We cover outlets, hide cords, and secure furniture to walls. Her bedroom, where she sleeps on a floor bed and has unsupervised access to everything therein every night, contains nothing sharp, poisonous, or otherwise dangerous. I love plants and they are within her reach scattered throughout the house, but not in her bedroom, because if they aren’t poisonous, their fertilized soil might be.

Yes, sometimes she gets into somewhere I wouldn’t necessarily want her to be, but she is not in danger. Things break, but so do people. I want her to know that broken things can be fixed or replaced, and that I trust her, and that she is capable of doing things well. Not to sound all hippie-dippie (although I could argue this concept as very Christian), but I would much rather things break, than break her spirit. And, honestly? We’ve used glass cups and plates with her since she began to wean and she has maybe broken four things in our whole house in two years. So while our entire apartment isn’t exactly a yes space, it is our daughter’s home as much as it is ours, and she is learning responsibility, self-awareness, and self-confidence day by day.

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Montessori Floor Bed

Montessori Floor Bed

When we moved to our two bedroom apartment, our daughter had just celebrated her first birthday and I had been sleeping in our living room for the past 6 months. I had also recently gotten my hands on some books about Dr. Maria Montessori and her philosophy of raising and educating children. Needless to say, I was hooked. It is, however, always easier to do external activities than make internal changes so instead of sitting quietly and observing my daughter to learn of her current interests and skills, I dismantled her newly set up crib. My ever-supportive husband with one raised eyebrow looked on as I put our little girl down to nap on the crib mattress which lay directly on the carpet of her bedroom floor. And guess what? She slept!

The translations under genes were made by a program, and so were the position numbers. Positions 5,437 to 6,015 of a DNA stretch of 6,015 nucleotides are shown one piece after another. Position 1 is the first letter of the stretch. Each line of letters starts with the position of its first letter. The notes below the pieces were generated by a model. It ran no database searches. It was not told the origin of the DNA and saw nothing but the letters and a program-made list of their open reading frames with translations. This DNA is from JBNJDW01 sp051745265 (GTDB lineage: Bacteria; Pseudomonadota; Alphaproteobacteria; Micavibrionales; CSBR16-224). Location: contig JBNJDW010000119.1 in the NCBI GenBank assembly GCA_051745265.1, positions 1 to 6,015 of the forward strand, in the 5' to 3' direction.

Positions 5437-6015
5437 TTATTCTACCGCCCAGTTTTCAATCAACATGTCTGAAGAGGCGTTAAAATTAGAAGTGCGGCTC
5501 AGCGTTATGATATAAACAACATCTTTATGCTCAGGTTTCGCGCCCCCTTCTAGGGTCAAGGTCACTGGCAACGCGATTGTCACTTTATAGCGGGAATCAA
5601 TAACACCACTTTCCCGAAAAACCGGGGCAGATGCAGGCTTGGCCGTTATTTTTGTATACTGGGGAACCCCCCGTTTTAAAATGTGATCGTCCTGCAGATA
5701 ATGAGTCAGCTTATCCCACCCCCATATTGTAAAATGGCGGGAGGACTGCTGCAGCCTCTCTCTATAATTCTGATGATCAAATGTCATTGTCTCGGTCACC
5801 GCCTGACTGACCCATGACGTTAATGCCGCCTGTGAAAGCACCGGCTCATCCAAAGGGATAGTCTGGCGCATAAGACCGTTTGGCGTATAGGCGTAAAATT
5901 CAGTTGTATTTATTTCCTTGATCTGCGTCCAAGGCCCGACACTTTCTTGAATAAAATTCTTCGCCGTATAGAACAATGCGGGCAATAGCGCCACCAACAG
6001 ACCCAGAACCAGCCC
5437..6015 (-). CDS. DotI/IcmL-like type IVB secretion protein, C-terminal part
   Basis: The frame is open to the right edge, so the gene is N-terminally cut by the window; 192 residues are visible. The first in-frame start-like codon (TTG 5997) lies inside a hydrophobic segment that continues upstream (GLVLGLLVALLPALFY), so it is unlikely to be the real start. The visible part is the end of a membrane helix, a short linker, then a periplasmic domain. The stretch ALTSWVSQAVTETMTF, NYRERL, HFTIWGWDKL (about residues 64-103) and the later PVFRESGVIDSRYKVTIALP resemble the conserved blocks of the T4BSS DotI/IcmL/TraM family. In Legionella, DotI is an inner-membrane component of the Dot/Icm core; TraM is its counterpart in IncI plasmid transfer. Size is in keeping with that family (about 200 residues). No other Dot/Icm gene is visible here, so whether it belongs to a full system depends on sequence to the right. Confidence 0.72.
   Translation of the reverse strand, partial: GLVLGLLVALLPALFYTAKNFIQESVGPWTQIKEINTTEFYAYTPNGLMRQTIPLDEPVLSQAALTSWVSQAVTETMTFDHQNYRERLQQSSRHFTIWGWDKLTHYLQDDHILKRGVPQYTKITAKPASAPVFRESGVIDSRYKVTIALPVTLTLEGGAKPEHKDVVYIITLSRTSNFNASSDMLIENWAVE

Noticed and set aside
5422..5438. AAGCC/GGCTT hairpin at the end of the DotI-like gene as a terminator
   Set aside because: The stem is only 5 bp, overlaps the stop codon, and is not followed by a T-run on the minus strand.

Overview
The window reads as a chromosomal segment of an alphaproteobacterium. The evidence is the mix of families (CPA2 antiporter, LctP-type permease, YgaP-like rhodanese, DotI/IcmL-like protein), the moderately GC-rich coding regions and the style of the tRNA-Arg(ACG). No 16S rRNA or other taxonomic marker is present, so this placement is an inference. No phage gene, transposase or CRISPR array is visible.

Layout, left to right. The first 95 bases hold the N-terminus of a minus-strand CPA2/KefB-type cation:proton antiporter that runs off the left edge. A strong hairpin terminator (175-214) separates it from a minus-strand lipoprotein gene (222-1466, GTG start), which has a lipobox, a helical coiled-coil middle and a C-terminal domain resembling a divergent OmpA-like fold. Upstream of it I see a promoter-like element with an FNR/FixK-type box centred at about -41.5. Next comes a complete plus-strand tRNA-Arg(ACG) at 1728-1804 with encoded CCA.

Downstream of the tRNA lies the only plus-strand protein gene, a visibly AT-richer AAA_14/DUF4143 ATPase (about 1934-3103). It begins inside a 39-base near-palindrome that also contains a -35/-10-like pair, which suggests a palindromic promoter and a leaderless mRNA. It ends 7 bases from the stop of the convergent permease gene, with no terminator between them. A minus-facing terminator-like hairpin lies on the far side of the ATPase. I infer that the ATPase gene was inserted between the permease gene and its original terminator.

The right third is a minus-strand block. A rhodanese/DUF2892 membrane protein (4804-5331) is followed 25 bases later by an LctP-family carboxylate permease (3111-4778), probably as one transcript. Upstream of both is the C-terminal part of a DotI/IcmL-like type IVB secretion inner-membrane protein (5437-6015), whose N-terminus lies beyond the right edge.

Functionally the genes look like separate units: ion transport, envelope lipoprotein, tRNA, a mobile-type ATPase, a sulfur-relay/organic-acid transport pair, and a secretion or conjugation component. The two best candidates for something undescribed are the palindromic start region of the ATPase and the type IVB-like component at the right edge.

Our daughter has for the most part always been a sleeper that parents hope for, and if she stays awake, she has access to her toys and books and goes to bed when she’s ready. Her room is safe for her to explore, but we did eventually get a video baby monitor from a friend only because often she would be awake and playing, but quietly, so I would be waiting for her to wake up so we could go run errands, not knowing that she had been up for an hour playing independently!